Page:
Applications of green hydrogen in Mongolia
Technological potential and policy options
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This study examines the technical-economic potential of green hydrogen production in Mongolia and its application in three hard-to-reduce end-use sectors – namely heavy transport in the mining sector, public transport in Ulaanbaatar and decentralized space heating. cooking. Based on the results, the GHG emission reduction potential is estimated, followed by an analysis of potential policy options for the introduction of green hydrogen in the Mongolian context.
Despite Mongolia’s rich renewable energy resources, some hard-to-reduce sectors are technically difficult to electrify, and other decarbonization options should be considered. The climatic conditions in Mongolia, especially in the southern Gobi region, provide the country with favorable conditions for the production of green hydrogen. This study examines the technical-economic potential of the production and application of green hydrogen in three end-use sectors, including heavy transport in the mining sector, public transport in Ulaanbaatar and district heating in the ger districts.
We find that green hydrogen could be produced at a relatively affordable price, at 3.3-4.7 USD/kg of hydrogen – compared to a global average of 4.8 USD/kg in 2020. The location the most optimal for the production of green hydrogen with regard to profitability is in the South Gobi region. However, its production potential may be limited by the local availability of water resources which is already scarce in the southern region of the country.
Based on the demand-side analysis, the results suggest that heavy-duty transport in the mining sector is the most promising application when considering both economic feasibility and GHG emission reduction potential. . Switching to a fleet of fuel cell trucks in 2020 would only cost 12% more than buying and operating new diesel trucks, in terms of power delivered to the wheel. Switching to fuel cell trucks in full copper production and half of iron ore production in the country could mitigate about 1.2 Mt CO2e per year, which corresponds to about 3.5% of national emissions in 2014, for an estimated reduction cost of only 10 USD/tCO2e.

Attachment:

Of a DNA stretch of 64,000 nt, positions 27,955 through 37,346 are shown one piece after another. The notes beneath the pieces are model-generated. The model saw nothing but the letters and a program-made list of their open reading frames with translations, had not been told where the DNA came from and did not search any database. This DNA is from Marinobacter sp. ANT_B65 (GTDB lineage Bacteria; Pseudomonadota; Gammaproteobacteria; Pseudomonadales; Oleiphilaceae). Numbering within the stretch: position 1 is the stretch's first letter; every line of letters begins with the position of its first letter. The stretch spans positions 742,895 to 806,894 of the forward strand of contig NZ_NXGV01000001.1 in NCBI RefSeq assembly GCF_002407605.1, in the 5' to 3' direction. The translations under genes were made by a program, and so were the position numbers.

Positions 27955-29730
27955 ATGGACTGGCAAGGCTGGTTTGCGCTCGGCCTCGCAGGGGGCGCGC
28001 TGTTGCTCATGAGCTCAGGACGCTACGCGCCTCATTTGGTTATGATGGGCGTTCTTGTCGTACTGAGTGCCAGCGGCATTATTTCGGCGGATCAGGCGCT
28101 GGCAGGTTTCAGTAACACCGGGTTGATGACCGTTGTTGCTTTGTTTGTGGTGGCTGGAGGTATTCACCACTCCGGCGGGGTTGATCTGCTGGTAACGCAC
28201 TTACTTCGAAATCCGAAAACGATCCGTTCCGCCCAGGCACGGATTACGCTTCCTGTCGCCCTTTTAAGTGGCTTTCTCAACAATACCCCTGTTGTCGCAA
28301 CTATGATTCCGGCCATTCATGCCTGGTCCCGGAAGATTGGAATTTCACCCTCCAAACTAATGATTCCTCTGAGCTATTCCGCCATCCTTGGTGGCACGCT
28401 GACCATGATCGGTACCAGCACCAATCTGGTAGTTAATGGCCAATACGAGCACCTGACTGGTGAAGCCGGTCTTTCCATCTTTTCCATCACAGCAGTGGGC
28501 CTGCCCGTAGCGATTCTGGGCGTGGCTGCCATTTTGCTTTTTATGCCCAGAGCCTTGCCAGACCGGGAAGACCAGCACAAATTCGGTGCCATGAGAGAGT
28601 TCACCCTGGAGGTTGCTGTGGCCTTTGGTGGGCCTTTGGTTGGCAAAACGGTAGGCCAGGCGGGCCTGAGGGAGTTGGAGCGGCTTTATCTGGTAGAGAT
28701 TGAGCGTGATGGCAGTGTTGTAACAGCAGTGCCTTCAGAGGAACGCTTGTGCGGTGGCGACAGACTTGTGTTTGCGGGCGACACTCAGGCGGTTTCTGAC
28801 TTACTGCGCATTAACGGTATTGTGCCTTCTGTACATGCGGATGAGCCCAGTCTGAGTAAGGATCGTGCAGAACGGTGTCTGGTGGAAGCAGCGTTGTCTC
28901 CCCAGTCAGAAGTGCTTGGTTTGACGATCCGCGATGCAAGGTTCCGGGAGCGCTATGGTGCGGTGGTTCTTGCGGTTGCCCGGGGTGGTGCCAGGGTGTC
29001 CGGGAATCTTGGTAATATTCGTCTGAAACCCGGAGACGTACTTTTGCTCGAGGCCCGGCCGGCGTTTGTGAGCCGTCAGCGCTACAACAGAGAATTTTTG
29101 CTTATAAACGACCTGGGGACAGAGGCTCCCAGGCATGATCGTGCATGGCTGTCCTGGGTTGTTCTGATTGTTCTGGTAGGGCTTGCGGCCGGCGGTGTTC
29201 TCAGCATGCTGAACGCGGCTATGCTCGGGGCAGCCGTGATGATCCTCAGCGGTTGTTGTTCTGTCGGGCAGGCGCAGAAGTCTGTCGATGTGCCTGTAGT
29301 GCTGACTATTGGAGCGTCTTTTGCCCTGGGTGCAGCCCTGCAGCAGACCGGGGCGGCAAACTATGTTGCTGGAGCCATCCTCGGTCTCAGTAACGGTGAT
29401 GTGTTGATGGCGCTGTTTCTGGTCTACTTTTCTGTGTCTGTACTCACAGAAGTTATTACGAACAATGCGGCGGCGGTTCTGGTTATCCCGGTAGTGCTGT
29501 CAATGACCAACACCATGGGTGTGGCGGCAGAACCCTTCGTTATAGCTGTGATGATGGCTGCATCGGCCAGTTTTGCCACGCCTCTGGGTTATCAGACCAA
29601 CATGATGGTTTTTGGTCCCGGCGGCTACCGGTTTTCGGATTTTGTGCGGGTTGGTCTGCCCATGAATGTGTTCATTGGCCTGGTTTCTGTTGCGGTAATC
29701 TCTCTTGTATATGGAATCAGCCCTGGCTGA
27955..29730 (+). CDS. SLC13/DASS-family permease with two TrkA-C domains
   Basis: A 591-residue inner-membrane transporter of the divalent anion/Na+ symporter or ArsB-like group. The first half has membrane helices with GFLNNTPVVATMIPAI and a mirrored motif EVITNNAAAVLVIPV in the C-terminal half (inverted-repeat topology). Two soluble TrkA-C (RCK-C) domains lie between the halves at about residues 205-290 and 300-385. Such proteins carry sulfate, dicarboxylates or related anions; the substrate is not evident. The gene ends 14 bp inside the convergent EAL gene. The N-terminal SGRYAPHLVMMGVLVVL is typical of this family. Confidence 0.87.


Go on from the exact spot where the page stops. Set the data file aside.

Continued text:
As most of the mining activities are located in the South Gobi region, green hydrogen can be produced at the lowest cost close to the end-use site and therefore has the advantage of not having to develop transport infrastructure. for green hydrogen, which could otherwise have a significant impact on profitability. The study further concludes that since few alternative decarbonization technologies are available for this end-use application, fuel cell trucks should be promoted through technology-specific policies such as the allocation and distribution of public funding for R&D and piloting. Public-private partnerships could test and demonstrate the technology to attract the interest of private actors.
In the second case study analysis, a switch to fuel cell-powered public transport buses in Ulaanbaatar is considered, compared to the purchase of new diesel buses. The results suggest that such a change would cost only 15% more than buying and operating new diesel buses. As the bus fleet is relatively small and there are few other urban areas in the country with a large public bus fleet, the potential for scalability and mitigation is limited, amounting to approximately 39 ktCO2e per year, for an estimated reduction cost of more than 100 USD. /tCO2e.
Since, in the case of buses, there are other alternatives to decarbonization besides green hydrogen, policymakers could adopt a more technology-neutral approach that also incentivizes various decarbonization technologies. The application of policies such as tax exemptions, purchase subsidies and vehicle emission standards could engage the private sector in identifying the most appropriate technology. Alternatively, the relatively small nature of the sector could provide a useful demonstration project to support the further development of green hydrogen technologies for other applications, as well as in neighboring countries.
Finally, we estimate the technical and economic potential of using green hydrogen for decentralized heating and cooking, using LPG as the reference fuel. Currently, green hydrogen is not cost competitive as it would be 148% more expensive than LPG and is therefore not considered a feasible option in the short term. Nonetheless, the heating sector in Mongolia remains emissions-intensive and will likely require some form of seasonal energy storage to fully decarbonize in the long term. Green hydrogen should therefore not be completely ruled out as a long-term option, but should be part of potential future technology portfolios.
The techno-economic assessment conducted as part of the study provides a first attempt to identify the potential added value that a green hydrogen sector could bring to Mongolia. Based on this, a step-by-step methodology is suggested for the development of a national green hydrogen vision, and the subsequent formulation of specific supply and demand side policies.
Contact for more information: Anna Nilsson, Gustavo de Vivero